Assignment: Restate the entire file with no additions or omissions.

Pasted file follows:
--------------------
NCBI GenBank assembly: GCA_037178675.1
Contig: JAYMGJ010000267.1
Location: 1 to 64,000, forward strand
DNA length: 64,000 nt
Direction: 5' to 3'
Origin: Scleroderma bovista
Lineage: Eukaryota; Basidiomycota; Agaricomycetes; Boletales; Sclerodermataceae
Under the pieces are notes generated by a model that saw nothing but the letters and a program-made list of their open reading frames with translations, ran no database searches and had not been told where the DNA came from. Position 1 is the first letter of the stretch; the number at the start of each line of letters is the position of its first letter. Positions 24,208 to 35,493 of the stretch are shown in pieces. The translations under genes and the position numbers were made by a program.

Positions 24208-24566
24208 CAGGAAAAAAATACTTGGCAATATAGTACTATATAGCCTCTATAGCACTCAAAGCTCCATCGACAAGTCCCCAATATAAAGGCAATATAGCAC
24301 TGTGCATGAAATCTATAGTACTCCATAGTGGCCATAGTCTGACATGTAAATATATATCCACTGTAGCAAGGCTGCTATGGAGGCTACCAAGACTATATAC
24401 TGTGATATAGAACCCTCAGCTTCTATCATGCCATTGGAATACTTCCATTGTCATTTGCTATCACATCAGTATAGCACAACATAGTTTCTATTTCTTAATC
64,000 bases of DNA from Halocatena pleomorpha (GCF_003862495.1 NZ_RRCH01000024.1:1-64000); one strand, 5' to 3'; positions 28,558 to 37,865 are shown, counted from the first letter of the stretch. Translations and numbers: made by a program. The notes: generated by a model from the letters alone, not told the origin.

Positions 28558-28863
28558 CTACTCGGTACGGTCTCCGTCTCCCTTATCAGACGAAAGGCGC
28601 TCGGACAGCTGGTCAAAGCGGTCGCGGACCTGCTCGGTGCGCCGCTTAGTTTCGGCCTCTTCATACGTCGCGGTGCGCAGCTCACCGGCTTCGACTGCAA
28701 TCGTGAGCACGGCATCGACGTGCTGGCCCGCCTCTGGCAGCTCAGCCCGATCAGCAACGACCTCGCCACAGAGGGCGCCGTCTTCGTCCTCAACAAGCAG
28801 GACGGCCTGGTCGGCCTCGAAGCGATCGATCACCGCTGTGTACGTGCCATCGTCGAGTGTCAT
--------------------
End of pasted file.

NCBI GenBank assembly: GCA_037178675.1
Contig: JAYMGJ010000267.1
Location: 1 to 64,000, forward strand
DNA length: 64,000 nt
Direction: 5' to 3'
Origin: Scleroderma bovista
Lineage: Eukaryota; Basidiomycota; Agaricomycetes; Boletales; Sclerodermataceae
Under the pieces are notes generated by a model that saw nothing but the letters and a program-made list of their open reading frames with translations, ran no database searches and had not been told where the DNA came from. Position 1 is the first letter of the stretch; the number at the start of each line of letters is the position of its first letter. Positions 24,208 to 35,493 of the stretch are shown in pieces. The translations under genes and the position numbers were made by a program.

Positions 24208-24566
24208 CAGGAAAAAAATACTTGGCAATATAGTACTATATAGCCTCTATAGCACTCAAAGCTCCATCGACAAGTCCCCAATATAAAGGCAATATAGCAC
24301 TGTGCATGAAATCTATAGTACTCCATAGTGGCCATAGTCTGACATGTAAATATATATCCACTGTAGCAAGGCTGCTATGGAGGCTACCAAGACTATATAC
24401 TGTGATATAGAACCCTCAGCTTCTATCATGCCATTGGAATACTTCCATTGTCATTTGCTATCACATCAGTATAGCACAACATAGTTTCTATTTCTTAATC
64,000 bases of DNA from Halocatena pleomorpha (GCF_003862495.1 NZ_RRCH01000024.1:1-64000); one strand, 5' to 3'; positions 28,558 to 37,865 are shown, counted from the first letter of the stretch. Translations and numbers: made by a program. The notes: generated by a model from the letters alone, not told the origin.

Positions 28558-28863
28558 CTACTCGGTACGGTCTCCGTCTCCCTTATCAGACGAAAGGCGC
28601 TCGGACAGCTGGTCAAAGCGGTCGCGGACCTGCTCGGTGCGCCGCTTAGTTTCGGCCTCTTCATACGTCGCGGTGCGCAGCTCACCGGCTTCGACTGCAA
28701 TCGTGAGCACGGCATCGACGTGCTGGCCCGCCTCTGGCAGCTCAGCCCGATCAGCAACGACCTCGCCACAGAGGGCGCCGTCTTCGTCCTCAACAAGCAG
28801 GACGGCCTGGTCGGCCTCGAAGCGATCGATCACCGCTGTGTACGTGCCATCGTCGAGTGTCAT